Another thing that is common is that once a Black man or woman is located, he or she can often become the “go-to” expert from a diverse background who is always given a platform. It makes life easier, but having one person who is always invited does not do much for diversity.
Apart from the fact that it prevents others having access to opportunities, it is important to remember that there is not one homogenous Black view of the world. We vote Labour and Conservative, voted both to leave and remain in the European Union, are vegan and meat eaters, are students, employees, business owners, currently unemployed, homeowners, tenants and everything in between. There are a myriad of perspectives and opinions which you cannot access if you only give a platform to one “go-to” person.
So, challenge your events and production teams, your researchers to look further afield. Insist that they provide you with a different list of names the next time you want an expert, speaker, panellist, or podcast guest.
Leadership & Decision Making
It is one thing to have Black men and women in your organisation and have their voices in the room.
It is also imperative that some of those voices are empowered and have the ability to influence and effect change from positions of seniority, so they have the authority and freedom to propose and chart a different course in the organisation if need be.
This is because it is easy to overrule junior members of staff, even middle management. Their input and views can easily be discounted.
But making sure Black men and women have the ability to influence, shape and make key decisions makes it hard to ignore their input and perspectives. Tackling that power dynamic and ensuring there is a better balance means usual viewpoints can be challenged by someone who is less concerned about the consequences of speaking up or having a different view.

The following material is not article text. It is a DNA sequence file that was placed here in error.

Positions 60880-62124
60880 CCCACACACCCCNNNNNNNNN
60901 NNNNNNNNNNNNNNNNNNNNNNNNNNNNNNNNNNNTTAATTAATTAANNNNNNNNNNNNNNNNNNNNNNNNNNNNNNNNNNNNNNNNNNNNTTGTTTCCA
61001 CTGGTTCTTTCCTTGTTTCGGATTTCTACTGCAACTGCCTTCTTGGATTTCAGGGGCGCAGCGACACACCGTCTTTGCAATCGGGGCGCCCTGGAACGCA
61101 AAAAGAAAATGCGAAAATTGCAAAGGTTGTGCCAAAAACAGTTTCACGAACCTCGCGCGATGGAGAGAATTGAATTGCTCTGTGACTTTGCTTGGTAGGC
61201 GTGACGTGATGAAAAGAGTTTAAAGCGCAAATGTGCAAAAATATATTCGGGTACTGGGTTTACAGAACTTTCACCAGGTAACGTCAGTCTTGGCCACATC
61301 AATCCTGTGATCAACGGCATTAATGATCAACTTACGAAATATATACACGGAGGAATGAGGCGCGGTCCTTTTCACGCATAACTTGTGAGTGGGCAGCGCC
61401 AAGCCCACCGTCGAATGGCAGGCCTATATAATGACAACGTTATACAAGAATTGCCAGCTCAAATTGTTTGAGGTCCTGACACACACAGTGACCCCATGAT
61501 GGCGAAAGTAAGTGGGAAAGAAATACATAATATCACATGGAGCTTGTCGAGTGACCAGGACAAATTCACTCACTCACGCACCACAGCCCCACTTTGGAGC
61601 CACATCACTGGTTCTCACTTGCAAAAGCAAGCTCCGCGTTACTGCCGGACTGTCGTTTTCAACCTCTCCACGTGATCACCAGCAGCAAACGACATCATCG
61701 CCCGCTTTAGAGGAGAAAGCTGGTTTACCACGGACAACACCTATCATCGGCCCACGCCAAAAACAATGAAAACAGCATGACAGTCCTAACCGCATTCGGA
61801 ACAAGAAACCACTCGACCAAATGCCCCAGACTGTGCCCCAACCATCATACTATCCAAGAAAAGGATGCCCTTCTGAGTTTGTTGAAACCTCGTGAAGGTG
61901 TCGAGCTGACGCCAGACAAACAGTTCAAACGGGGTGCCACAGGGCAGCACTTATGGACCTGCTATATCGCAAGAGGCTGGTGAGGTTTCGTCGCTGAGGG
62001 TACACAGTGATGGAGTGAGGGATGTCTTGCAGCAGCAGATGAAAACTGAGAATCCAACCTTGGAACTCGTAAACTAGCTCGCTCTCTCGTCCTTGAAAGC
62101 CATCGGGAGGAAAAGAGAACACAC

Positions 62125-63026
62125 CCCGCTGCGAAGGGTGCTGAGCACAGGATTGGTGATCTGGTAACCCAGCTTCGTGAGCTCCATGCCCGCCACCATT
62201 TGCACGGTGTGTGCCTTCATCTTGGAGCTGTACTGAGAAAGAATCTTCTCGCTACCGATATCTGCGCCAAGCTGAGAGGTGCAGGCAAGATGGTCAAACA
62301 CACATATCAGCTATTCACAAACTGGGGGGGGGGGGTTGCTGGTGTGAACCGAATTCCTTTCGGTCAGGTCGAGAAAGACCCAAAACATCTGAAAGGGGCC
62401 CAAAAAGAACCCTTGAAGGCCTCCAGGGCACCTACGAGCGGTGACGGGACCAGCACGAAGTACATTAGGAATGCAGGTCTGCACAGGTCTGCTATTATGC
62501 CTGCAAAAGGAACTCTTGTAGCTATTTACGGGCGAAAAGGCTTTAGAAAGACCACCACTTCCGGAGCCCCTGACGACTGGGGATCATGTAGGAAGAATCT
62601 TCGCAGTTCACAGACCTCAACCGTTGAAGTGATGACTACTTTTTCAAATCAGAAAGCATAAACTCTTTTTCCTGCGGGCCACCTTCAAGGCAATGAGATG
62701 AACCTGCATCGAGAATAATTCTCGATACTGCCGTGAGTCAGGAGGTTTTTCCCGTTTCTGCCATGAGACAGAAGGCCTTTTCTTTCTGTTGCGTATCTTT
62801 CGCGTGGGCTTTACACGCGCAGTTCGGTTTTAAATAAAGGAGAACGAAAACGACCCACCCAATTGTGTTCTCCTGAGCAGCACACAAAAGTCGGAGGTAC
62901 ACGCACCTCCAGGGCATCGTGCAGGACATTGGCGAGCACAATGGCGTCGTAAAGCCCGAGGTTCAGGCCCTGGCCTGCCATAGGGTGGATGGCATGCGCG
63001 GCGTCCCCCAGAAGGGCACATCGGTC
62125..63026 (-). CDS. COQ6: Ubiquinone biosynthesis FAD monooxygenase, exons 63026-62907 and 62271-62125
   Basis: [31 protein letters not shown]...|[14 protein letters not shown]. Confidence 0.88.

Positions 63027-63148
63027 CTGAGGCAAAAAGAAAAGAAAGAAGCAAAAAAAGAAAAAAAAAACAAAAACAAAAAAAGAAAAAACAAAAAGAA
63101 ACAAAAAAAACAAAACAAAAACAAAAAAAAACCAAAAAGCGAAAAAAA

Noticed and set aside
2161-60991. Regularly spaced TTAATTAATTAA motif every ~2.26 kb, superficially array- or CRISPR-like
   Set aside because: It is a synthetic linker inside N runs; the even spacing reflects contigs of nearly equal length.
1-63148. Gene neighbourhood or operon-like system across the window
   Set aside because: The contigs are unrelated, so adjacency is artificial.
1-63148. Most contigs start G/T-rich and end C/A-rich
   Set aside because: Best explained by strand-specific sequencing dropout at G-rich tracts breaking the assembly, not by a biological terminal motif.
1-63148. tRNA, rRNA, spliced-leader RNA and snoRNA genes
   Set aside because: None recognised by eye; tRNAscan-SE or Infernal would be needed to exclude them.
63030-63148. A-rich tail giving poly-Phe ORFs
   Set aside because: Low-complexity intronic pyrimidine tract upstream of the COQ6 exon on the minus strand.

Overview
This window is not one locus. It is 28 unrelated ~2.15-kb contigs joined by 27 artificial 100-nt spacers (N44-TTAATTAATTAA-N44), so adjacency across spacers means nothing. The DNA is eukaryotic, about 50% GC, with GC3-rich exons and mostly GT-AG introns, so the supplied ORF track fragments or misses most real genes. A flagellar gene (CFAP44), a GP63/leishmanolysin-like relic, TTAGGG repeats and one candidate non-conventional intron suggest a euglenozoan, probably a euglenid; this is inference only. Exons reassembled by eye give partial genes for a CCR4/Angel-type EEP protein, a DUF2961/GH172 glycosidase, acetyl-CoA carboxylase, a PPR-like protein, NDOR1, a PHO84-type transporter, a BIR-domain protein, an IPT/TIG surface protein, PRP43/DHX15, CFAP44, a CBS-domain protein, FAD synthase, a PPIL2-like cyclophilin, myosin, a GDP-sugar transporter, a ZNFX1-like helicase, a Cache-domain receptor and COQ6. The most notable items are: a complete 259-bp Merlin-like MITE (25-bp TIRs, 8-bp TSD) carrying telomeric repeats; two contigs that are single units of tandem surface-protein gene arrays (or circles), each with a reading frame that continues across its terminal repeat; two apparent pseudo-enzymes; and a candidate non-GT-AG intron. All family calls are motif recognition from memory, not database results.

Look at your Senior Management or Leadership teams. Who is in them, and what can you do to address any imbalance that exists?
Are you actively working to develop and coach the next generation of Black men and women to step into positions of leadership?
I cannot pretend that these alone will resolve all race-related issues in businesses and organisations, but if acted upon they are practical steps in the right direction which will go a long way to making a significant difference.
It is important that this moment in time acts as a trigger for real and lasting change, and does not end up just being a hashtag. But that will not happen on its own; action is required now.
So, I challenge you not just to say that Black lives matter.
Go further and put your money where your mouth is. Because your actions going forward – as a leader, as a business or organisation – will speak much louder than your words.